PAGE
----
The hyphen in between: children’s intersectional understandings of national identities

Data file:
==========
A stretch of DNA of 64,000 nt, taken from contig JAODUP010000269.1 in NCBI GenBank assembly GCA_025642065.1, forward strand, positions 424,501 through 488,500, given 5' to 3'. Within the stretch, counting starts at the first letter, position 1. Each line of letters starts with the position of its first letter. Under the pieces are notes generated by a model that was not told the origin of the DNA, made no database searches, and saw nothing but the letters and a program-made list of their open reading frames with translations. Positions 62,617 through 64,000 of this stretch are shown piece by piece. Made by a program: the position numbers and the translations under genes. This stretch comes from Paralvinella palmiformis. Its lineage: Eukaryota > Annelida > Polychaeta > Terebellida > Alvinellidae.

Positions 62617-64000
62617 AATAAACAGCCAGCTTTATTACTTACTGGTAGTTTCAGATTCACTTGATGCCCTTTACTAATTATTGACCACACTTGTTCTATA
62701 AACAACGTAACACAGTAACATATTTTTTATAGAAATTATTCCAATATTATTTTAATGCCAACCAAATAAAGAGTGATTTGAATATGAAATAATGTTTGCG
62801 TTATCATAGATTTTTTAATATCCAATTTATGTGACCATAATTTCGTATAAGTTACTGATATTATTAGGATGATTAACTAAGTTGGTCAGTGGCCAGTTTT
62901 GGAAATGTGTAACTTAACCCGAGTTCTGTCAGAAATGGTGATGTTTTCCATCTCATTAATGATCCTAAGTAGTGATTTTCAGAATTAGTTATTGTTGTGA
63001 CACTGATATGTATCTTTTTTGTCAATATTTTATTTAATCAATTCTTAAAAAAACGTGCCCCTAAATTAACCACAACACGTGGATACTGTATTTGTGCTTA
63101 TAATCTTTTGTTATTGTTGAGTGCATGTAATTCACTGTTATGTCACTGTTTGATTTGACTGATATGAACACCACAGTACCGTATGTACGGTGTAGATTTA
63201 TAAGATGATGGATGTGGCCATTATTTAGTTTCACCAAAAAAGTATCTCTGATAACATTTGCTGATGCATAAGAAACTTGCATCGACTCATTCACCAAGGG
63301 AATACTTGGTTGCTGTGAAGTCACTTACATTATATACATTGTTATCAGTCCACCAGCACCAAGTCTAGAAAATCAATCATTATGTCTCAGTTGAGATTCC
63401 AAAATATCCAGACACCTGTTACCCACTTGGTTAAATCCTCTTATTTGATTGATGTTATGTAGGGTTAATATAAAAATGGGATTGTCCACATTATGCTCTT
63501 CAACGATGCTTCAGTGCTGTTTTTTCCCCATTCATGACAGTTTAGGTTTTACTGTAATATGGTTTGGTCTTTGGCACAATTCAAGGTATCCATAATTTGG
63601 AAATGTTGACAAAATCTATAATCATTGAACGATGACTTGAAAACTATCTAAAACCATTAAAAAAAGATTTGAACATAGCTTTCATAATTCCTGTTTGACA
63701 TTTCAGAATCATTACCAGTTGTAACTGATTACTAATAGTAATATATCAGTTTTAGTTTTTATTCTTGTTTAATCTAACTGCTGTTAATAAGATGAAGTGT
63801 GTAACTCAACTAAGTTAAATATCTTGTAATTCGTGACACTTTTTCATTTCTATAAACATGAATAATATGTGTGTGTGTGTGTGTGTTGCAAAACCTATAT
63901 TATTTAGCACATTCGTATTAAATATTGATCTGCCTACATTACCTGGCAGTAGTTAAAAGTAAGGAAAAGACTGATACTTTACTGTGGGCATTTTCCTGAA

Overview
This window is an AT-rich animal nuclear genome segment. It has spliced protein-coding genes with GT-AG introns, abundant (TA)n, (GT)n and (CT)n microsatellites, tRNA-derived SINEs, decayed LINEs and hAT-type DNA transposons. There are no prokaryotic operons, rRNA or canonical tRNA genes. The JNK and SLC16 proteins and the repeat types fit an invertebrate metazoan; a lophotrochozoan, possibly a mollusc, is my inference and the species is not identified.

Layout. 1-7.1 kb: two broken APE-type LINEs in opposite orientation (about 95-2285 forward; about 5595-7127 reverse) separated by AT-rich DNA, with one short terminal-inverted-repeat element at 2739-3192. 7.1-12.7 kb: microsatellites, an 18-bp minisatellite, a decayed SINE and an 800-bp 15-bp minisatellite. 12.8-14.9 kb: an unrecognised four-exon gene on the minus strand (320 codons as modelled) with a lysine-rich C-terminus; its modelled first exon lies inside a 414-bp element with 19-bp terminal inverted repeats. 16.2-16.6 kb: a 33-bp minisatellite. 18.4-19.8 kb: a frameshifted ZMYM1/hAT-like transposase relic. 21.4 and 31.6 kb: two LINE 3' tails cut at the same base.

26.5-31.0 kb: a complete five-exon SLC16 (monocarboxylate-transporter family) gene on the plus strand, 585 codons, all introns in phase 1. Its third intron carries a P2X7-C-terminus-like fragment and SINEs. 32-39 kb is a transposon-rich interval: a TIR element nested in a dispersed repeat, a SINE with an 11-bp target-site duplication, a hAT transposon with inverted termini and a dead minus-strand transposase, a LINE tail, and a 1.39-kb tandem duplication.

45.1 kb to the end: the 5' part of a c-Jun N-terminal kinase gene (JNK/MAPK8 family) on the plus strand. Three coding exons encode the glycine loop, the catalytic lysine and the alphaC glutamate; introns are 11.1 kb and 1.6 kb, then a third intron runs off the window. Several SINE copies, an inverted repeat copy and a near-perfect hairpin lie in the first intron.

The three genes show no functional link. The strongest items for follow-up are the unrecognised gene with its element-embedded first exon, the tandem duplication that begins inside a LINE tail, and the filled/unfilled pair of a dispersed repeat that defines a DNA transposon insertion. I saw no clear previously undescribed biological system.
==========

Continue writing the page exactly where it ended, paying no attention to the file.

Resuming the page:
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This paper examines how children are able to think intersectionally in a context of imagined nationalist discourses and geographies that shape children’s understandings of hyphenated and ethnic identifications. We draw on data from three different field studies we have carried out during the last two decades in a divided Cyprus which examine how Greek-Cypriot children categorize and understand the labels ‘Greek’, ‘Turkish’ and ‘Cypriot’ and their hyphenated versions (i.e. ‘Greek-Cypriot’ and ‘Turkish-Cypriot’). Through its focus on children’s intersectional identities, our paper illustrates how children’s ability to border cross on the island allow for more nuanced understandings of both ‘self’ and ‘other’. The paper situates children’s emerging intersectional identities within the geographic realities of political and territorial division on the island. We argue that the dimension of ‘generation’ is an important intersectional addition to the concepts of gender and race. The paper shows that children’s spatial engagements during their visits to the ‘other side’ gave rise to a new, more intersectional understanding of themselves and others.